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Kyrgyzstan is one of the principal members of the Soviet Union and is one of the oldest republics in the Union. It remained in the Soviet Union despite ethnic tensions that were flaring up between the Kyrgyz and the Uzbeks living in the republic.
Agriculture is an important sector of the economy in Kyrgyzstan. By the early 1990s, the private agricultural sector provided between one-third and one-half of some harvests. In 2002 agriculture accounted for 35.6% of GDP and about half of employment. Kyrgyzstan's terrain is mountainous, which accommodates livestock raising, the largest agricultural activity, so the resulting wool, meat and dairy products are major commodities. Main crops include wheat, sugar beets, potatoes, cotton, tobacco, vegetables and fruit. Agricultural processing is a key component of the industrial economy as well as one of the most attractive sectors for foreign investment.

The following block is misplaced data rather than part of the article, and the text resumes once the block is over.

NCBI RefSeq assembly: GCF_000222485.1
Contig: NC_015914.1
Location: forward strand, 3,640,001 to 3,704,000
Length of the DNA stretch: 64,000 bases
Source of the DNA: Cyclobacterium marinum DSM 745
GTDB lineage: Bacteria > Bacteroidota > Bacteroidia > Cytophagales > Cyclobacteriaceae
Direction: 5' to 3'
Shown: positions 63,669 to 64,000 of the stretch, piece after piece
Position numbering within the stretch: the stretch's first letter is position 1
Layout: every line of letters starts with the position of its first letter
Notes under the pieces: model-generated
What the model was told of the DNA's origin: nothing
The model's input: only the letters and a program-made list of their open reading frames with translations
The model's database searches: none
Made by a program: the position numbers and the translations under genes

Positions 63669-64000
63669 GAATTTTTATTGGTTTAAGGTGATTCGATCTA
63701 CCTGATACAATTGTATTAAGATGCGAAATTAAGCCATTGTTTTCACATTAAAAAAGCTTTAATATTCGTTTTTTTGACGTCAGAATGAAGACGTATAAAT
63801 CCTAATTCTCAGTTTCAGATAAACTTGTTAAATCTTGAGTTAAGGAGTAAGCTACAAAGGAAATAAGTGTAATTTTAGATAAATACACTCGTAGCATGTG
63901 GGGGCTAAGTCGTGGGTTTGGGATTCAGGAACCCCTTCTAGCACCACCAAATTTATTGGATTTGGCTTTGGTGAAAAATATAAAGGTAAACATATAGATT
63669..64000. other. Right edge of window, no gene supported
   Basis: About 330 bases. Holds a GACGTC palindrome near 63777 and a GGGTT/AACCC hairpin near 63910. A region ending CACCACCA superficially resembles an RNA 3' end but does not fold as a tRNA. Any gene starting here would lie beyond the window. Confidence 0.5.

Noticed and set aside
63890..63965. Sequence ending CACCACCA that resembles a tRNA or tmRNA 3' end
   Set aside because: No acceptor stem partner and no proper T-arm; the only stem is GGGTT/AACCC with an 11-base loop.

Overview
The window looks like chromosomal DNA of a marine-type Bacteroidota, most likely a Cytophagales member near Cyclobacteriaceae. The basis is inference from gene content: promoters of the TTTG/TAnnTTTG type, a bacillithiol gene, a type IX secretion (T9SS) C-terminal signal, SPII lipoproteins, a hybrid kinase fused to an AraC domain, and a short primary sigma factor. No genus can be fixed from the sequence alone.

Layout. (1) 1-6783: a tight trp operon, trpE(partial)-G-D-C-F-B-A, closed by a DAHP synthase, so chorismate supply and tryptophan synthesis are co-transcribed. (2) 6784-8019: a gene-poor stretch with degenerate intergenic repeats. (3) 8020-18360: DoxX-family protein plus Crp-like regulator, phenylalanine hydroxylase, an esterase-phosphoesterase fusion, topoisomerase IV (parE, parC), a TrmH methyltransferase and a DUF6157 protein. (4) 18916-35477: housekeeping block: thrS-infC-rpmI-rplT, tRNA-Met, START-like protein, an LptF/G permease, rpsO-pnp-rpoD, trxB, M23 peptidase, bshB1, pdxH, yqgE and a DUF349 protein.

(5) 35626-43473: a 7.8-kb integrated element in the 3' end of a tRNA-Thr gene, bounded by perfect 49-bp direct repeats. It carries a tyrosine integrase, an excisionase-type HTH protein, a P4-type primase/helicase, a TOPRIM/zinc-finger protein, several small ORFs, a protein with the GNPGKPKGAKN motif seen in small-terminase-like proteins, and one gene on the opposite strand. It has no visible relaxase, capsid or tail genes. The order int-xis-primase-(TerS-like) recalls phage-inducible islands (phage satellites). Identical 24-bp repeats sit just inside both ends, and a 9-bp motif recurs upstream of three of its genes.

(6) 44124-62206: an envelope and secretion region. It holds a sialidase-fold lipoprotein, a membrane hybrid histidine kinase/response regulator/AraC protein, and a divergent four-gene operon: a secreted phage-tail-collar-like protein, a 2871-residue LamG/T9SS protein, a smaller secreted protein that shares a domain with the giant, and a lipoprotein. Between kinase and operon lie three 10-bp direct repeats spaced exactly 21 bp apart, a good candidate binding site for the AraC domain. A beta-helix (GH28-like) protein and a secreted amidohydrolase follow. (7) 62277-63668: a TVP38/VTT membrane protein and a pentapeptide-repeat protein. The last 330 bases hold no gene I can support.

Kyrgyzstan is rich in mineral resources but has negligible petroleum and natural gas reserves; it imports petroleum and gas. Among its mineral reserves are substantial deposits of coal, gold, uranium, antimony and other valuable metals. Metallurgy is an important industry, and the government hopes to attract foreign investment in this field. The government is actively extracting and processing gold. The country's plentiful water resources and mountainous terrain enable it to produce and export large quantities of hydroelectric energy.